Continuing on my radiofax expedition, I thought it would be best to try looking for another station I had never heard from home, hoping it would still be alive. In this case, it is SVJ4, operated by the Hellenic National Meterological Service of the Athens Marine Meterological Centre, Greece.
According to the NOAA/NWS Radiofax Schedule, SVJ4 operates two frequencies – 4481kHz and 8105kHz. During one day using the UTwente WebSDR, I thought I’d tune in to see whether there was any action – the UTwente receiver is normally pretty good at picking up anything in Europe. To my surprise, I was able to hear the signal on the latter frequency, but even more surprising was that the published frequencies were the SSB tuning frequencies and NOT the centre frequencies which would be 4482.9kHz and 8106.9kHz respectively. Perhaps this should be fixed …
As a result, I recorded the signal from WebSDR (to avoid the “twente wobble” due to adaptive resampling) and decoded it with Fldigi, choosing the best faxes over the period of a few days to showcase below. Note that the faxes below represent a snapshot in time and are not up to date. None of the following charts should be used for navigation. Copyright in the chart contents remains property of the sender, in this case, the Hellenic National Meterological Service of the Athens Marine Meterological Centre, Greece. The provision of the images below serve as documentary evidence of the station’s transmission characteristics, format of the content distributed and as evidence of the station’s activity.
The faxes were received via WebSDR recording, with the charts presented in their transmission order but excerpted from decodes made on different days of January 2019. As the WebSDR does exhibit audio discontinuities under network stress, some of the images were altered in Photoshop to restore their alignment which may result in slight alignment discrepancies and corrupted lines. SVJ4 operates in a “block” arrangement, starting up at around 0845UTC and sending charts throughout to around 1100UTC, making it easy to receive in a sitting. The schedule from the NOAA/NWS schedule is mostly correct with only a slight exception.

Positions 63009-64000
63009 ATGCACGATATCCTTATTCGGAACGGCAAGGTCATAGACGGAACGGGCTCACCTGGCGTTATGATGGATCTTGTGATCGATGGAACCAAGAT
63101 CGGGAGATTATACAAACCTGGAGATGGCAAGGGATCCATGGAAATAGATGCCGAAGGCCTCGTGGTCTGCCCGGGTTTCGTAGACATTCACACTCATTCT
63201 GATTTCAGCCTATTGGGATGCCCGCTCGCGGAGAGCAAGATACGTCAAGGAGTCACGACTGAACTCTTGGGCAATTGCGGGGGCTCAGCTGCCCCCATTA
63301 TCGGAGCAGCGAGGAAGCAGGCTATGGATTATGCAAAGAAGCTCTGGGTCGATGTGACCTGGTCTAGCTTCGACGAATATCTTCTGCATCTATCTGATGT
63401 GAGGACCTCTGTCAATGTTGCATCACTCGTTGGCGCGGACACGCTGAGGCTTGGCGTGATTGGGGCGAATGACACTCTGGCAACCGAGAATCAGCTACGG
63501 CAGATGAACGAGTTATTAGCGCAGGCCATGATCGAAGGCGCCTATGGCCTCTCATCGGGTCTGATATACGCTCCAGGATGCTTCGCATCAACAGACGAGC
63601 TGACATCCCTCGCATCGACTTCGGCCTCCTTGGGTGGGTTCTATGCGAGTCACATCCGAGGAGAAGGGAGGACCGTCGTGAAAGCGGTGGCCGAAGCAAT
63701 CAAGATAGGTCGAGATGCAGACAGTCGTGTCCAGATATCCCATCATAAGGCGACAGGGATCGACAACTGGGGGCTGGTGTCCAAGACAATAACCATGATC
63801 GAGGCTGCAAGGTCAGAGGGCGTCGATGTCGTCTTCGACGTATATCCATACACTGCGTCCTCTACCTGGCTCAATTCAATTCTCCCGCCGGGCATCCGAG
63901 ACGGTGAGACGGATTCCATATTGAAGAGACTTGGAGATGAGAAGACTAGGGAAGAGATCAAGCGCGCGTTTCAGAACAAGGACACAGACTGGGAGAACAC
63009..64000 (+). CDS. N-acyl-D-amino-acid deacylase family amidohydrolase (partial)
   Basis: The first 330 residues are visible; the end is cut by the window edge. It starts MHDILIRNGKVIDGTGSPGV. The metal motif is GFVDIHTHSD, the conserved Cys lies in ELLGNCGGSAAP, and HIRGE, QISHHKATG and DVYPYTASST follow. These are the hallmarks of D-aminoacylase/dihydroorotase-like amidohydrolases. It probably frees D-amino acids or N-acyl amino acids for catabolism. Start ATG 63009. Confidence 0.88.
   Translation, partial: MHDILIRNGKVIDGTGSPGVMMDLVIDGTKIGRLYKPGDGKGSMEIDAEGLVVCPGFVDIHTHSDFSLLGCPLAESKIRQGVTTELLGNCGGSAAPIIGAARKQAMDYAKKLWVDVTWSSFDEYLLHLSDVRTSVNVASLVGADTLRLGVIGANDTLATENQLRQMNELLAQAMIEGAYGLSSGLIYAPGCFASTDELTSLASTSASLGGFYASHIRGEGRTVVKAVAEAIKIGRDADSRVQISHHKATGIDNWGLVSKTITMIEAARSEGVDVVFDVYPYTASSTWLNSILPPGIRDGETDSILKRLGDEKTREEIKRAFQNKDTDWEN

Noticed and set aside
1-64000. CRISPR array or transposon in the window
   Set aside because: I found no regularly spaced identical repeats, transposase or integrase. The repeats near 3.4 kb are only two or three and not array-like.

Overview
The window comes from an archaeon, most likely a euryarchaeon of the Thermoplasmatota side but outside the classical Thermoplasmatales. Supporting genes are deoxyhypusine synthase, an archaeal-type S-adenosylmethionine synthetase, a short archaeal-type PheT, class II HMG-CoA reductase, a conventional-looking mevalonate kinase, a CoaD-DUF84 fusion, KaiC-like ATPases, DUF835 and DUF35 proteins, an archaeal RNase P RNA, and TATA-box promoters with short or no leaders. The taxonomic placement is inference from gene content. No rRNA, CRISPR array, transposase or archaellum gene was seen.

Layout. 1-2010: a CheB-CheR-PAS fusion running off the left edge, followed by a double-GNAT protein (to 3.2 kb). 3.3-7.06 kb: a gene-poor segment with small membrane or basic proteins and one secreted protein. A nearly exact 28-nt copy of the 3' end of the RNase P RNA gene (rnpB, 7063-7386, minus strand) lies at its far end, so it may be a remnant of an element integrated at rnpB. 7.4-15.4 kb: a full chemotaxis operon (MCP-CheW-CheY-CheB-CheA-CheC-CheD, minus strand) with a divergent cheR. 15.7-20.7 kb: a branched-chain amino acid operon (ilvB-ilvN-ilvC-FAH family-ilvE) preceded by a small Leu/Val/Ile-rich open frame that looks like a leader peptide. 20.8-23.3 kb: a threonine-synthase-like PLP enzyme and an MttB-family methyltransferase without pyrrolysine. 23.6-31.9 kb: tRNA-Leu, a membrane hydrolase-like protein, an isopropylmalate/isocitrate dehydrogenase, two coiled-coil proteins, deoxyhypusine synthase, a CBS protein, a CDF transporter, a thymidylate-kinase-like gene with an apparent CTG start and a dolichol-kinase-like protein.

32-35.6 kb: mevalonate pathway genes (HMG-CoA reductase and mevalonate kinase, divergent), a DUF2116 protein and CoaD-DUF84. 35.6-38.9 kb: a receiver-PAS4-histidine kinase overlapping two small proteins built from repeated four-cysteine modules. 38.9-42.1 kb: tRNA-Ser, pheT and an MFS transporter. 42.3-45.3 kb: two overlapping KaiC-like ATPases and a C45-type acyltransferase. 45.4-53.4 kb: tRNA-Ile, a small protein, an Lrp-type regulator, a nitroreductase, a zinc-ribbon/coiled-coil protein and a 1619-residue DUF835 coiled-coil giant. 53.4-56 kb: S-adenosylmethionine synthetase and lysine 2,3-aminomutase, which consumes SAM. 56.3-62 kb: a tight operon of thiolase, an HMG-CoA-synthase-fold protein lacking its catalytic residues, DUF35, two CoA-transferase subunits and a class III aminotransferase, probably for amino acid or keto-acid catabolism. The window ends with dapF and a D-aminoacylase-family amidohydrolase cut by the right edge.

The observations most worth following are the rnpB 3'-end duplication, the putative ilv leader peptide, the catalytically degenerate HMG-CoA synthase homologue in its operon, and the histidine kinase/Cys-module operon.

The first chart is a surface analysis, as expected. It shows the SVJ4 transmission characteristics quite clearly – a relatively short start and end tone, short phasing period, a continuous gradient bar from white to black just prior to the chart and sending of charts in the landscape orientation (shorter transmission time). The chart also features a geostrophic wind scale in the corner, with annotation text in the top left corner. The gradient bar is prefixed by three letters, SWA. The margins of the image are white in the image period, with this showing quite strong similarities to HSW64, the station operated by Thailand, which might be using the same equipment and also publishes the SSB tuning frequency rather than the centre frequency.
A deviation from the NOAA/NWS schedule is made here, as the surface prognosis is for +42 hours.
This is followed by a surface prognosis for +66 hours, whereas originally in 2007 this would likely have been +24 and +48h respectively.
The four charts that follow the surface prognosis are the HNMS WAVE model charts which show wave height and direction for +30, +36, +42 and +48 hours. This first set is for the Mediterranean Sea.
This is followed by the same four charts, but instead for the Agean Sea.
It was a surprise to see another station I had never received before and the charts that were sent. SVJ4 is a simple station sending all the charts just once a day in a “block”, but this makes it easy to observe. It probably uses similar equipment to that used by HSW64 (Thailand) as they both advertise the SSB tuning frequency rather than the transmission centre frequency, and both feature white-to-black scale bars with letters on the left. All charts sent from SVJ4 are rather consistent in labelling, orientation and appearance, which is a little boring. But at least my curiosity is somewhat satisfied and it’s good to see it’s alive.